We have received the sad news that one of the very early pioneers of the European powered access rental industry, David Mort, has died aged 92. He passed away peacefully in Hospital on Tuesday the 7th of December.
David Mort has been out of the access industry for almost 35 years, and yet his legacy lives on, many of the senior members of the UK powered access industry began their access careers with PTP. Many of its alumni went on to set up their own companies later on.
Born in Port Talbot in 1929, Mort’s first taste of work was on his father’s small holding, rearing poultry and pigs. It was during this time that he first met his wife Dorothy, whilst delivering meat to the local butchers shop – she was the butcher’s daughter.
His first ‘proper job’ was working on the docks at Port Talbot, where he became a stevedore. He married Dorothy in 1952 and four years later the two agreed that he should give up his job at the docks - where a day’s work was never guaranteed - in order to set up their own business making concrete building blocks in a yard at the back of their home. They soon discovered that there was significant demand from local tradesmen to borrow their two second hand concrete mixers - for a fee of course - and that this ‘rental’ activity was more lucrative than making blocks.
Their business grew and more mixers and other equipment were added, in order to meet the needs of their customers, which was soon to include The Steel Company of Wales, BP LLandarcy, BP Chemicals and the National Coal Board, along with many others. One of their most lucrative products at this time were portable air compressors, although their place would soon be taken by truck mounted aerial lifts.
In 1972, the Morts moved the business from their original Newbridge road yard in Port Talbot, to a new purpose built depot in nearby Baglan. By this time, they were renting out portable compressors all over the country, setting the scene for later geographic expansion. But 1973 was a key year for them, as they purchased an ex-army Simon IG40 truck mounted lift and hired a young Mike Evans, who would become a driving force behind their powered access business.
In 1976, a Transport a General Workers Union strike, threatened to kill the business off, but the Morts and their growing team weathered the storm and in the late 1970s the company purchased some of the first JLG 40F and 60S self-propelled boom lifts in the UK along with UpRight Flying Carpet scissor lifts, and persuaded the contractors working on the Ford engine plant being built in Bridgend, Wales, to use self-propelled lifts, both in the construction ongoing updating and maintenance work. The Bridgend contract gave the fledgling part of the business a strong start up boost from which it never looked back.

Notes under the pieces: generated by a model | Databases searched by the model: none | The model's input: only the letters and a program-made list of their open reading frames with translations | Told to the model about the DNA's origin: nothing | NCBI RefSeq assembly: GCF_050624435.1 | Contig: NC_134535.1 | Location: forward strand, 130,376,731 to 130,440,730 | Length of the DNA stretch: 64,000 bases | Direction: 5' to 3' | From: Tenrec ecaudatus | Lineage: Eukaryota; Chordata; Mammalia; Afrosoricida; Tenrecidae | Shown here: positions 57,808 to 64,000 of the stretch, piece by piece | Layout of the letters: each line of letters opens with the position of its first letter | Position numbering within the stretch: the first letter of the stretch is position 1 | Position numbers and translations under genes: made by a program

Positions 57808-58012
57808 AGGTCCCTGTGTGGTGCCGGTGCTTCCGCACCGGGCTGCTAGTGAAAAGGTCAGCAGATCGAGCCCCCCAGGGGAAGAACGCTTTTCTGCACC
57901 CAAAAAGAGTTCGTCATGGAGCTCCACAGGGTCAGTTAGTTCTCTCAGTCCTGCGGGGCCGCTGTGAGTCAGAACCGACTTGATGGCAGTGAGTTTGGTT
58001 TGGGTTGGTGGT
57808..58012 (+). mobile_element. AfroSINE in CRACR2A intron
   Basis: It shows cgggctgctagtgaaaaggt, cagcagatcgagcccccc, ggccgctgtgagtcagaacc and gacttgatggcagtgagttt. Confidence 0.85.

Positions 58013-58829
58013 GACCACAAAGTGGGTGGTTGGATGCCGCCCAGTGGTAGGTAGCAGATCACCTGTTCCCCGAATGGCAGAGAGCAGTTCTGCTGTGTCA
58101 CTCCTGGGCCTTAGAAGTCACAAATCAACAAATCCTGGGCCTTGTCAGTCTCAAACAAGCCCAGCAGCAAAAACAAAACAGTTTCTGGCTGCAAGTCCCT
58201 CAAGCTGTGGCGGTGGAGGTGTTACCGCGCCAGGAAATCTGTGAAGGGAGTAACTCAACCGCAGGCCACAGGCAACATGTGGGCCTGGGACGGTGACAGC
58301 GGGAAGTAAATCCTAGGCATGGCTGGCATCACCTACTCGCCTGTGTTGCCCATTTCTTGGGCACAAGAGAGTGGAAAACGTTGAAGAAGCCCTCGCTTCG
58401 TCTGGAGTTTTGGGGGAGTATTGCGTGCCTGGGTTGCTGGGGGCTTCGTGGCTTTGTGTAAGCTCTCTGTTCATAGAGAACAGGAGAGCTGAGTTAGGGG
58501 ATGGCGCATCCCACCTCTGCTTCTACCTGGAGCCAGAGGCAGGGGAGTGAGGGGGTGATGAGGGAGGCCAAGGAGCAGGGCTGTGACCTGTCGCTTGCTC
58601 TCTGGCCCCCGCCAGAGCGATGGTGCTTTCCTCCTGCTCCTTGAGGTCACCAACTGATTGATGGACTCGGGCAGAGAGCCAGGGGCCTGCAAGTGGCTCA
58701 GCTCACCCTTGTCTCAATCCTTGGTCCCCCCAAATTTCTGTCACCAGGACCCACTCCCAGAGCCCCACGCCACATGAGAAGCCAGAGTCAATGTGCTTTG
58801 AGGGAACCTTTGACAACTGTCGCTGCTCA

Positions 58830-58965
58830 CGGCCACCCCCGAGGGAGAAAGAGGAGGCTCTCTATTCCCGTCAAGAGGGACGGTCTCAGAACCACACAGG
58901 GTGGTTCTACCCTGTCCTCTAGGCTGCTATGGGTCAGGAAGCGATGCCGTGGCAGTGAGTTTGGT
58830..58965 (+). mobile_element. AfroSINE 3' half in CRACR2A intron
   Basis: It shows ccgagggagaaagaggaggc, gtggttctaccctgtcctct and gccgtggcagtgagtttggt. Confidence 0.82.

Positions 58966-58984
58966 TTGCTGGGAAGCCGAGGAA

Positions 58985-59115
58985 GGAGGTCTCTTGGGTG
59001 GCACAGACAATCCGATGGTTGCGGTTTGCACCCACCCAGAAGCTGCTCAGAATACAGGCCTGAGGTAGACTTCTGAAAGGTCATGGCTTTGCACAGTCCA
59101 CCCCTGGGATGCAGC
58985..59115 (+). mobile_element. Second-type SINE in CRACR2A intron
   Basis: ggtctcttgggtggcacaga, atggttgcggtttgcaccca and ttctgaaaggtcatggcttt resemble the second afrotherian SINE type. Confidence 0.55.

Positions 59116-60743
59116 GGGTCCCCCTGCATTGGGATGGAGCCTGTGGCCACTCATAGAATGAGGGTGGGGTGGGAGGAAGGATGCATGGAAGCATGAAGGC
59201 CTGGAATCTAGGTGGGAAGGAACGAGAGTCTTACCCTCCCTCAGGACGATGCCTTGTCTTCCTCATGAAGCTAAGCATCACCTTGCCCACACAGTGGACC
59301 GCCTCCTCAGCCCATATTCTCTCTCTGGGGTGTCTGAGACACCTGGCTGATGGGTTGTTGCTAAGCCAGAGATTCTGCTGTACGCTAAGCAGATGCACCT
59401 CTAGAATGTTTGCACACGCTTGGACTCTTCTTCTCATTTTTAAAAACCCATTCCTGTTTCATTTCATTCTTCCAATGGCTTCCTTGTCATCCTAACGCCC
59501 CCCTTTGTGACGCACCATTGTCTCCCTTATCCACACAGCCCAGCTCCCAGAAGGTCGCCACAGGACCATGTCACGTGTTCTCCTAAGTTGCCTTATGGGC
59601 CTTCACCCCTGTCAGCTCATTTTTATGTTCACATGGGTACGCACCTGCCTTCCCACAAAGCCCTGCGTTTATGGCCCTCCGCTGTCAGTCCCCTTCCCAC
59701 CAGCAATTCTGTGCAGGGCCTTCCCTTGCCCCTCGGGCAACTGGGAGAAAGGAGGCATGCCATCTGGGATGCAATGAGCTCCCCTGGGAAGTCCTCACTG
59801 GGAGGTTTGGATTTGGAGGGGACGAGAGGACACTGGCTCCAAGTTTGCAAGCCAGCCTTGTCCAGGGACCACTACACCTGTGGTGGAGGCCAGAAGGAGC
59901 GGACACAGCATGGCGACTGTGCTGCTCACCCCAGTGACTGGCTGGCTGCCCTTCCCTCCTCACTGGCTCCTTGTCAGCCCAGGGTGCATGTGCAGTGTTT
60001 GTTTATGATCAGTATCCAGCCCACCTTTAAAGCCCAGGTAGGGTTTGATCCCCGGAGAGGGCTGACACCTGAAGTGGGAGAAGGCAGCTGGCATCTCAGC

As new locations were added across the UK - in Milford Haven, Bristol , Southampton, West London, East London, Sheffield, Teesside, Glasgow, not to forget Port Talbot - it became clear that a less parochial name was in order and thus PTP came into being.
By the early 1980s PTP had a powered access fleet of some 400 units, including booms, scissor lift, truck mounts and underbridge inspection platforms, from Grove, JLG, UpRight and Simon. PTP became preferred suppliers to the Devonport Dockyard and the Royal Navy, as well as the Esso refinery in Fawley and Portsmouth Docks.
In 1987, the couple decided to accept a takeover bid from BET Plant Services, which was acquiring crane and access rental companies across the UK and the USA under the leadership of Bill Boulton, in what was one of the first rental industry ‘consolidation’ waves. Working with Boulton was Ray Ledger who brought PTP and Scott Greenham together. The PTP business was acquired from BET/Rentokil by Loxam in 2000, which added Nationwide Platforms to it in 2017.
David Mort’s son Tony went on to set up AJ Access Platforms in 1990, selling used equipment and then getting back into rental, eventually selling the business to AFI. But that is another story.
When he retired Mort was only 58 and so he set out to pursue his other great interest and hobby, horse racing, where he had a second taste of success. At Royal Ascot in 1979 his horse Varingo won the Coventry Stakes, while Le Soleil finished second in the Bessborough Handicap.
Further success would come with Highclere Racing, from horses such as Petrushca and Motivator, which won the Epsom Derby in 2005. As son Tony puts it: “He loved horse racing more for the intrigue and the characters within it. It was always conspiracy theory with Dad.”
Sadly, his wife Dorothy passed away in 2014, he stayed on in the family home, but four year years later decided to move into a retirement home. “He was a hard, but very fair businessman and was very generous particularly when success came along and was prepared to share it with others. This both applied to his business and horse racing life, “ said Tony.
David Mort leaves behind son Tony and daughter Catherine, along with both grandchildren and great grandchildren. His funeral service will be held at the Forest of Dean Crematorium on Saturday, December 18th at 10:30. All friends and colleagues are welcome to join the family to pay their last respects. In lieu of flowers please send donations to the British Heart Foundation.